(The trousers were my size, which was unexpected, because I hadn’t actually told Network Rail what size I was. This lead me to worry they kept a database of such things, but the press office assured me that this had literally never happened before, and was extremely unlikely to happen again. So anyway.)

The Ordsall Chord has been talked about for a very long time: parliament actually agreed to build the thing, then known as the Castlefield Curve, all the way back in 1979, just after the cancellation of the Picc-Vic tunnel. In some ways it’s an obvious missing link – remember we’re talking about just 300m of new track, costing under £100m, which isn’t that much as these things go. But Britain being what it is, it proved rather easier to persuade ministers to build London’s £15bn Crossrail instead.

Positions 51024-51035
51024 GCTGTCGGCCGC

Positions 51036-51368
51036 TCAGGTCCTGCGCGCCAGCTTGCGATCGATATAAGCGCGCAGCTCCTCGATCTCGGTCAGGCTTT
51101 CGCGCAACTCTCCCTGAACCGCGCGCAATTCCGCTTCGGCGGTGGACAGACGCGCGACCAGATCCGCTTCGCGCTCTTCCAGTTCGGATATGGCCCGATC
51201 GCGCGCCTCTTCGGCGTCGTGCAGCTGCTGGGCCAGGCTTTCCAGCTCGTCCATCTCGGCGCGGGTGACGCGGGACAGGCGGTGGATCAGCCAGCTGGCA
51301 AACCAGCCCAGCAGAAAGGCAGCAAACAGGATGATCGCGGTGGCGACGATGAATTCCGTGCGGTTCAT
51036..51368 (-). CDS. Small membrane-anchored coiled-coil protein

A schematic of the new curve. Image: Wikimedia Commons.

In 2011, though, then chancellor George Osborne unexpectedly announced £85m of funding. The project somehow survived austerity and the new bridge in the borderlands between Manchester and Salford, officially opened last week (although the first trains won’t run until next month).

A scale model of the new link, nearby in what was Manchester Liverpool Road station; it’s now a part of the Museum of Science & Industry. Image: author provided.

I say it’s a bridge: as it happens, it’s actually two bridges. The bit your eye is drawn to is a structure known as a “network arch”, which means those wires crosses at least two others. That part will carry trains over the River Irwell, which divides Manchester from Salford.

Beyond that, though, there’s a second bridge: a flat one, across a section of the inner ring road. Linking them is a slight dip in the metal sides of the bridge (though not, obviously, in the track).